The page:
US Dollar recovers a touch in NFP aftermath

US Dollar recovers a touch in NFP aftermath

  • The US Dollar set to close off this week at a substantial loss.
  • US Jobs report confirms uptick in unemployment and employers not willing to pay more for labor force.
  • The US Dollar Index trades below 103.00, and looks to close off this week in the mid 102.00’s.

The US Dollar (USD) is locking in its sixth consecutive day of losses with another leg lower. This time the catalyst behind the move comes from the US Jobs Report where, although the Nonfarm Payrolls number was an upbeat surprise, the chunky downward revision of the previous number tripped the US Dollar. Traders went all in once they saw that the Unemployment rate and the Average Hourly Earnings were pointing as well to contraction.

On the economic calendar front, all is done for this week. Markets can now let the data settle, though it has been a pivotal week where the US Challenger Job Cuts, the weekly Jobless Claims and now this Jobs Report confirm that the tide is turning for the US. This opens a window of opportunity for the US Federal Reserve to pull the trigger of rate cuts at one of its next meetings after March.

Daily digest market movers: Dust settles

  • The US Jobs Report for February delivered some surprises:
    • Nonfarm Payrolls growth came in at 275,000, above expectations. Though traders ignored the number and rather saw the downward revision from the previous 353,000 to 229,000 as a negative surprise.
    • Growth in Yearly Average Hourly Earnings fell slightly as expected from 4.4% to 4.3%.
    • Monthly Average Hourly Earnings shrunk from 0.6% to only 0.1%.
    • The Unemployment Rate was the last big surprise with an uptick from 3.7% to 3.9%.
  • Equities are flat to mildly in the green after the Asia closing. Equities were on fire on Thursday after Powell commented that the Fed is ready to cut once data falls in line.
  • According to the CME Group’s FedWatch Tool, expectations for a Fed pause in the March 20 meeting are at 95%, while chances of a rate cut stand at 5%.
  • The benchmark 10-year US Treasury Note trades around 4.09%, the lowest level in over a week.

US Dollar Index Technical Analysis: Some profit taking on US Dollar short underway for next week

The US Dollar Index (DXY) is ready to settle in the middle of the 102-range after bleeding severly when the Greenback got injured again on the recent release of the US Jobs Report. The biggest element to take away is that Unemployment is starting to rise, together with employers unwilling to pay substantially more to keep or hire personel. This could be the first signal that the job market is turning and more downbeat and negative data is set to come out in the coming weeks.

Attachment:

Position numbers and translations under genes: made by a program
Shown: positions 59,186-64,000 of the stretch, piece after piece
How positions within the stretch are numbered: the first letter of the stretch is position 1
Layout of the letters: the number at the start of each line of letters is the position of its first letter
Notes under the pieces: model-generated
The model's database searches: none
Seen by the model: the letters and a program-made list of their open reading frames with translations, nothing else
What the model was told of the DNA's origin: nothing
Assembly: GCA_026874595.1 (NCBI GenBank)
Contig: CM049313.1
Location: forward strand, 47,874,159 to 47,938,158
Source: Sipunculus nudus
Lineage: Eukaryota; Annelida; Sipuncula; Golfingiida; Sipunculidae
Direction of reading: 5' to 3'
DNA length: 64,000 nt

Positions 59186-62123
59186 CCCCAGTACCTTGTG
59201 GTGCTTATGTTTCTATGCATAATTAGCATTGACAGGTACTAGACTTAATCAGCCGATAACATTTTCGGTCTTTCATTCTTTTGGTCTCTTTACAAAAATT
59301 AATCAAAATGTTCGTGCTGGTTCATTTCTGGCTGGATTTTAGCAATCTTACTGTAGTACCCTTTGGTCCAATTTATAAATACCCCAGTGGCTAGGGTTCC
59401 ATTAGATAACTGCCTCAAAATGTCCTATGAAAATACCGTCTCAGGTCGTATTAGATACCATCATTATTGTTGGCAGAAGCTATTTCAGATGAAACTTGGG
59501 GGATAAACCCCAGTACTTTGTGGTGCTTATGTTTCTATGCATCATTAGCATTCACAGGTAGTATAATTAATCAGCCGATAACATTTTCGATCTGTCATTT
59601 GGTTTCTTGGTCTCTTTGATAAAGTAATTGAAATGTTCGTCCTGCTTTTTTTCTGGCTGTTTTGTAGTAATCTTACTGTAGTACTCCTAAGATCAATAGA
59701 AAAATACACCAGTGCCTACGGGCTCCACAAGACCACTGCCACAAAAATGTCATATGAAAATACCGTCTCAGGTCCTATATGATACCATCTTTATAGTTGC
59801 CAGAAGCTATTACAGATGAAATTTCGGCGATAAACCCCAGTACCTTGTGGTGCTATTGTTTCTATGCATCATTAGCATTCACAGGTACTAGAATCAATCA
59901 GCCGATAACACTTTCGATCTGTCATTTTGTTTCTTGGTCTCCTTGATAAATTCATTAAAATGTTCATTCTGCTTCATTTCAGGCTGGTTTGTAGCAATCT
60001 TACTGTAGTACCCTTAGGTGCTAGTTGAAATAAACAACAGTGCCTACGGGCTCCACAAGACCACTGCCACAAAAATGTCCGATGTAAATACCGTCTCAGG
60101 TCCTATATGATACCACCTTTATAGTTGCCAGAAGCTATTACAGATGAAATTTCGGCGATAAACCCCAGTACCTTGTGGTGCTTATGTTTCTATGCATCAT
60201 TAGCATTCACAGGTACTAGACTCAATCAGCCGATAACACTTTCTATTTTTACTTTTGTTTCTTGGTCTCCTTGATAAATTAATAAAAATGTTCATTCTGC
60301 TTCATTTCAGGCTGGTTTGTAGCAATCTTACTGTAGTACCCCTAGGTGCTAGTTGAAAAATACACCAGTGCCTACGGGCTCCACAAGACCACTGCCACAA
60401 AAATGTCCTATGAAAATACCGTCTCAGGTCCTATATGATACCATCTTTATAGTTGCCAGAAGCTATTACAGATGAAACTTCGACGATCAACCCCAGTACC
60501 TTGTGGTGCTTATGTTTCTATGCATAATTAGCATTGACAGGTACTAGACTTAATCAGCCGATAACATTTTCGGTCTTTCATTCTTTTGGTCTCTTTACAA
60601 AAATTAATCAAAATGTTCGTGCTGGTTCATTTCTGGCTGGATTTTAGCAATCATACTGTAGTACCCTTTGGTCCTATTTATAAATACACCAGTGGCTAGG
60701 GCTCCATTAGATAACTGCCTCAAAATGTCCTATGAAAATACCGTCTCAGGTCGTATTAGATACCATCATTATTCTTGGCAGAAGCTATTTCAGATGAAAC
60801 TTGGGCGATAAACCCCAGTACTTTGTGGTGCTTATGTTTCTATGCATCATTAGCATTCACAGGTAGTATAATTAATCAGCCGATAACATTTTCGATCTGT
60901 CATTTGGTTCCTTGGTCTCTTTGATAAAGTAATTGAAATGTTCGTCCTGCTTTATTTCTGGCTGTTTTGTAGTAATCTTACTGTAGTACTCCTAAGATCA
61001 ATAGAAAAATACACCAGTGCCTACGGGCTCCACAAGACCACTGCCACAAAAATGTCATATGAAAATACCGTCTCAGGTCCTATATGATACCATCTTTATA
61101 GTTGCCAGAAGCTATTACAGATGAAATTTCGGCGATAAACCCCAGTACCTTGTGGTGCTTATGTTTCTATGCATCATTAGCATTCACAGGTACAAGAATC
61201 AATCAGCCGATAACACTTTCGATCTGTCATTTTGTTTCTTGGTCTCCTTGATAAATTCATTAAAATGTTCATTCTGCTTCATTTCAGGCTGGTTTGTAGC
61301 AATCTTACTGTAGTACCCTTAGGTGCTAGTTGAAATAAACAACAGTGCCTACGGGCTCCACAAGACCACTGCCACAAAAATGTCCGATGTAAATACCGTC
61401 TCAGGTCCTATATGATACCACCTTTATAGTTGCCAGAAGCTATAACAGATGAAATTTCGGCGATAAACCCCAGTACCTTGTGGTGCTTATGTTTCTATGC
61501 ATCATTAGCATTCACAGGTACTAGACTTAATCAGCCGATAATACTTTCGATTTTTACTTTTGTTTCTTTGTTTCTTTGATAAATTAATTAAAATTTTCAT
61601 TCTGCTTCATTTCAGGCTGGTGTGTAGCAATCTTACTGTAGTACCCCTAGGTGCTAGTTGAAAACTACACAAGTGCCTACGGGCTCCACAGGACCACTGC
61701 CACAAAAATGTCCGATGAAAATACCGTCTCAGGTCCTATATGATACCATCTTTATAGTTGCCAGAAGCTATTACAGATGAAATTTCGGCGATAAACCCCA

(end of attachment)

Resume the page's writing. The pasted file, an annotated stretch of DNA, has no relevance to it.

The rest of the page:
On the upside, the first reclaiming ground is at 103.28, the 55-day Simple Moving Average (SMA), and at the 200-day SMA near 103.72. Once broken through, the 100-day SMA is popping up at 103.81, so a bit of a double cap in that region. Depending on the catalyst that pushes the DXY upwards, 104.60 remains the key level on the topside.

The DXY is trading a bit in nomad’s land, with not really any significant support levels nearby. More downside looks inevitable with 101.75 up next, which bears some pivotal relevance. Once through there, the road is open for another leg lower to 100.61, the low of 2023.

Fed FAQs

Monetary policy in the US is shaped by the Federal Reserve (Fed). The Fed has two mandates: to achieve price stability and foster full employment. Its primary tool to achieve these goals is by adjusting interest rates. When prices are rising too quickly and inflation is above the Fed’s 2% target, it raises interest rates, increasing borrowing costs throughout the economy. This results in a stronger US Dollar (USD) as it makes the US a more attractive place for international investors to park their money. When inflation falls below 2% or the Unemployment Rate is too high, the Fed may lower interest rates to encourage borrowing, which weighs on the Greenback.

The Federal Reserve (Fed) holds eight policy meetings a year, where the Federal Open Market Committee (FOMC) assesses economic conditions and makes monetary policy decisions. The FOMC is attended by twelve Fed officials – the seven members of the Board of Governors, the president of the Federal Reserve Bank of New York, and four of the remaining eleven regional Reserve Bank presidents, who serve one-year terms on a rotating basis.

In extreme situations, the Federal Reserve may resort to a policy named Quantitative Easing (QE). QE is the process by which the Fed substantially increases the flow of credit in a stuck financial system. It is a non-standard policy measure used during crises or when inflation is extremely low. It was the Fed’s weapon of choice during the Great Financial Crisis in 2008. It involves the Fed printing more Dollars and using them to buy high grade bonds from financial institutions. QE usually weakens the US Dollar.

Quantitative tightening (QT) is the reverse process of QE, whereby the Federal Reserve stops buying bonds from financial institutions and does not reinvest the principal from the bonds it holds maturing, to purchase new bonds. It is usually positive for the value of the US Dollar.

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